WASHINGTON - President Bush on Friday allowed the sale of a majority stake in bankrupt Global Crossing Ltd. to a company owned by the Singapore government, a deal that had come under scrutiny for possible national security implications.
In a letter to congressional leaders, Bush said he would "take no action to suspend or prohibit the proposed 61.5 percent investment by Singapore Technologies Telemedia." The letter was accompanied by a classified report.
Once worth tens of billions of dollars, Global Crossing was sold to a joint venture of Hutchison Whampoa of Hong Kong and Singapore Technologies Telemedia for $250-million in August in a deal that required federal approval. The Hong Kong conglomerate pulled out after concerns about whether an American telecommunications network should be controlled by a company that may have close ties to the Chinese government.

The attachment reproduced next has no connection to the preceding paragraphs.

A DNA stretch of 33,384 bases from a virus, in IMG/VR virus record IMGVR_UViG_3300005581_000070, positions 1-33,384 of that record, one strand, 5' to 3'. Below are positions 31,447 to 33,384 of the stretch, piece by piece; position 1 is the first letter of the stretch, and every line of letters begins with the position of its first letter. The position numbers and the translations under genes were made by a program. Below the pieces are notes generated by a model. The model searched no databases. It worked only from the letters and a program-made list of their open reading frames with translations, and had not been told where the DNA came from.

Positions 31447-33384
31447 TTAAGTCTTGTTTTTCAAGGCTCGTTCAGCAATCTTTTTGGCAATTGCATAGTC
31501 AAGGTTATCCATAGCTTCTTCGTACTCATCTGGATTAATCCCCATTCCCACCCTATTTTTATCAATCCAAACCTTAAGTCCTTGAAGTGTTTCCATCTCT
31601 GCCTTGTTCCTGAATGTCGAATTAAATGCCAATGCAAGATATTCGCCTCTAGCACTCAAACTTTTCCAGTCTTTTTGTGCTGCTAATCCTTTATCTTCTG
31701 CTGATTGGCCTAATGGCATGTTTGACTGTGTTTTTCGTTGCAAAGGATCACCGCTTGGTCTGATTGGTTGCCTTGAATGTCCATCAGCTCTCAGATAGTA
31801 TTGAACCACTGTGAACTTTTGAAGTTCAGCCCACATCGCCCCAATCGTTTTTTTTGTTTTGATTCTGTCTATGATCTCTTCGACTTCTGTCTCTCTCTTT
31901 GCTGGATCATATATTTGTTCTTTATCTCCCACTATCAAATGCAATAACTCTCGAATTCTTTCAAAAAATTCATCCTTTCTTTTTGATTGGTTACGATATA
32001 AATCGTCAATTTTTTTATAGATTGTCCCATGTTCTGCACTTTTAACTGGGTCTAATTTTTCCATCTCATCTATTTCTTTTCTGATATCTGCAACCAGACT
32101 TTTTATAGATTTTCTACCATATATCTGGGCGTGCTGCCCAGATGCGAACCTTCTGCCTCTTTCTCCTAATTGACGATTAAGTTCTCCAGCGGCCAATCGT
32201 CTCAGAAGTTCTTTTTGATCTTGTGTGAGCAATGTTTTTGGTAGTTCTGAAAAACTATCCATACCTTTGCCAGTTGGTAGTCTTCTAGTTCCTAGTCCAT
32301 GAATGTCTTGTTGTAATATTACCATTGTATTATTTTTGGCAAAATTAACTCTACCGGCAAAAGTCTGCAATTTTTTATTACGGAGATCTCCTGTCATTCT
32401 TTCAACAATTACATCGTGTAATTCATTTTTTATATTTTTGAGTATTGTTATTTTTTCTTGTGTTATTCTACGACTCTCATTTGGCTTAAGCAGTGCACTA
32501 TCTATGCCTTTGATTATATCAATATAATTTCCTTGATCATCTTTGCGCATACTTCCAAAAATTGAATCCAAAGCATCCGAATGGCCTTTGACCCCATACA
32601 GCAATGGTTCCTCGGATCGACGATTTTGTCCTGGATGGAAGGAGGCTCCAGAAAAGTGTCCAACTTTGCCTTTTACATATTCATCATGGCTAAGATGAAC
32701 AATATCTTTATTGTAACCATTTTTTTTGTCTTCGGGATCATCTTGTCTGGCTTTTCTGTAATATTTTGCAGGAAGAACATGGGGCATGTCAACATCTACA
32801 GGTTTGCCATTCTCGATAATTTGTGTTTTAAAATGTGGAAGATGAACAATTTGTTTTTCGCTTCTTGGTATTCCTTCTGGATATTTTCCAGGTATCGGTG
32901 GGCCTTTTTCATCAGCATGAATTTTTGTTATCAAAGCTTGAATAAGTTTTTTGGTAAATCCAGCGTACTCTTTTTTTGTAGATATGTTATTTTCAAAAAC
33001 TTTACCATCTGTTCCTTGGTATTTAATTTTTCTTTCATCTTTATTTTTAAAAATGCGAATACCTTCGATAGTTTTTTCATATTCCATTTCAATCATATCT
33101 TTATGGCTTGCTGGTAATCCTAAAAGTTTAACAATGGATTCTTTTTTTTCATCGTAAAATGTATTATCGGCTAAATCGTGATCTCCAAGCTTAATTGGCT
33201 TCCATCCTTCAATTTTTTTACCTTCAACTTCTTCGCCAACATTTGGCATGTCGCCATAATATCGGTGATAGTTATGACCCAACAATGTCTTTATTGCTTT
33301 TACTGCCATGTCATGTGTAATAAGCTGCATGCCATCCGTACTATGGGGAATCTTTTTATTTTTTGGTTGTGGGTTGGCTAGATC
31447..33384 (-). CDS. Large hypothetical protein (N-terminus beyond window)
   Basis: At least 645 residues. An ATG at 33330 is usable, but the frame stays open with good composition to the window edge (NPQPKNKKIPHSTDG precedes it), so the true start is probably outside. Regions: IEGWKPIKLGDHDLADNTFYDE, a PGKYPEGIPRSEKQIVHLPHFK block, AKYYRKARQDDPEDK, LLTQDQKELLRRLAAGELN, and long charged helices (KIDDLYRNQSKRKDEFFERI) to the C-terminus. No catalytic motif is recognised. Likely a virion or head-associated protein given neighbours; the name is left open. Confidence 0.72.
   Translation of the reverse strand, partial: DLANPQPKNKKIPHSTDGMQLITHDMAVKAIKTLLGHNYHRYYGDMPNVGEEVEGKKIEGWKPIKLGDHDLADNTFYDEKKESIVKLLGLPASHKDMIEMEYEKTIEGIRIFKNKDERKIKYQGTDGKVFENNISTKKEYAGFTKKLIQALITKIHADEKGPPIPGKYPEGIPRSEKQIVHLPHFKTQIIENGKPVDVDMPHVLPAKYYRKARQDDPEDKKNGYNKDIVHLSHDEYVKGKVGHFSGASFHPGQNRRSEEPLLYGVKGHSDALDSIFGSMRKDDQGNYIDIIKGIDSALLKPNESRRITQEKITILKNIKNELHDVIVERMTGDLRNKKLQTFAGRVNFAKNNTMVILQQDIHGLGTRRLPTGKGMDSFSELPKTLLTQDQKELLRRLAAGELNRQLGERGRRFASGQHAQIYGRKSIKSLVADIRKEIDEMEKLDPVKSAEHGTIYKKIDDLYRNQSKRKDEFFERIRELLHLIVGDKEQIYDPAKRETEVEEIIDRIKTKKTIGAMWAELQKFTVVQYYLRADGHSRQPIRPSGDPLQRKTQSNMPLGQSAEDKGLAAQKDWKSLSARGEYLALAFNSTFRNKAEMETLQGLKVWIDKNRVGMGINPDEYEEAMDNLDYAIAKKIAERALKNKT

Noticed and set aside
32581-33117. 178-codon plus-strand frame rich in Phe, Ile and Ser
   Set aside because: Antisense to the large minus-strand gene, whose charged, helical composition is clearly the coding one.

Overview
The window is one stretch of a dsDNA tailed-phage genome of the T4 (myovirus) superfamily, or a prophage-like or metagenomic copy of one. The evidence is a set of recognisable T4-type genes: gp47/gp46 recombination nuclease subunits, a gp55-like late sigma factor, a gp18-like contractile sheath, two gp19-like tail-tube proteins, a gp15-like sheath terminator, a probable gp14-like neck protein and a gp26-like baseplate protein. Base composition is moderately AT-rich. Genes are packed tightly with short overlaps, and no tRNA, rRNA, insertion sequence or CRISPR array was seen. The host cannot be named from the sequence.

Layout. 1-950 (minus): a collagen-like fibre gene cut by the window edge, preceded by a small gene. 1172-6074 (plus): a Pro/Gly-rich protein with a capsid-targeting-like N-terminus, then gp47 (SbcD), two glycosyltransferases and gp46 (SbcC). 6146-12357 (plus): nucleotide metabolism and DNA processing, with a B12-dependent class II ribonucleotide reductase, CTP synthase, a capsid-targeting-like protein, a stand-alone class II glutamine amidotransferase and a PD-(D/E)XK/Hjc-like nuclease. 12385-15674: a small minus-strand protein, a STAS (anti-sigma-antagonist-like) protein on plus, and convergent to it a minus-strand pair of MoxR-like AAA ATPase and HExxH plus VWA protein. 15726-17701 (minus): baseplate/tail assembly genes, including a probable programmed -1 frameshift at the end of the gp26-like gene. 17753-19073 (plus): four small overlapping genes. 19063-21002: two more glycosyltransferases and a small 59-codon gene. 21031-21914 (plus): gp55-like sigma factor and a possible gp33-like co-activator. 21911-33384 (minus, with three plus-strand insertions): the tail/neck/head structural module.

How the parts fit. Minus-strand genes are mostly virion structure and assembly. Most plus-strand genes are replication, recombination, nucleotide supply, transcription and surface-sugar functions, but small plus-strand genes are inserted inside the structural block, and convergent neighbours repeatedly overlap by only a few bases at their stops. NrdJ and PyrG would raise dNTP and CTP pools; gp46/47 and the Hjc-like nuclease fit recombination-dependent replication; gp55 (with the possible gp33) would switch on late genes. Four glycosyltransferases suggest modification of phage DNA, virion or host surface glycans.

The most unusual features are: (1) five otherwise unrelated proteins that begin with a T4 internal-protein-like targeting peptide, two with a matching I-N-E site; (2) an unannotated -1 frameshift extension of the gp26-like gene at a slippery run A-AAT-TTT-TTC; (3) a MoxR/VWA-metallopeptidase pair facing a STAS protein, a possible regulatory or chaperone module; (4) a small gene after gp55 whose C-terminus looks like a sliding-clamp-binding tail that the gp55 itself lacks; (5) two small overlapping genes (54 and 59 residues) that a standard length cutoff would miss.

Singapore Technologies Telemedia then agreed to pay the full $250-million.
The deal was reviewed by a group, called the Committee for Foreign Investment in the United States, that included representatives from several government agencies, including the Defense, Justice and Homeland Security departments.
In trying to win government support for the sale, Global Crossing hired Richard Perle, who at the time led an influential civilian advisory group in the Pentagon.
Perle resigned as chairman a short time later but remains on the board.
Global Crossing, which is based in Bermuda but has corporate offices in Florham Park, N.J., built a 100,000 mile, high-speed fiber optic network - the world's most extensive - before it collapsed under $12.4-billion in debt in January 2002.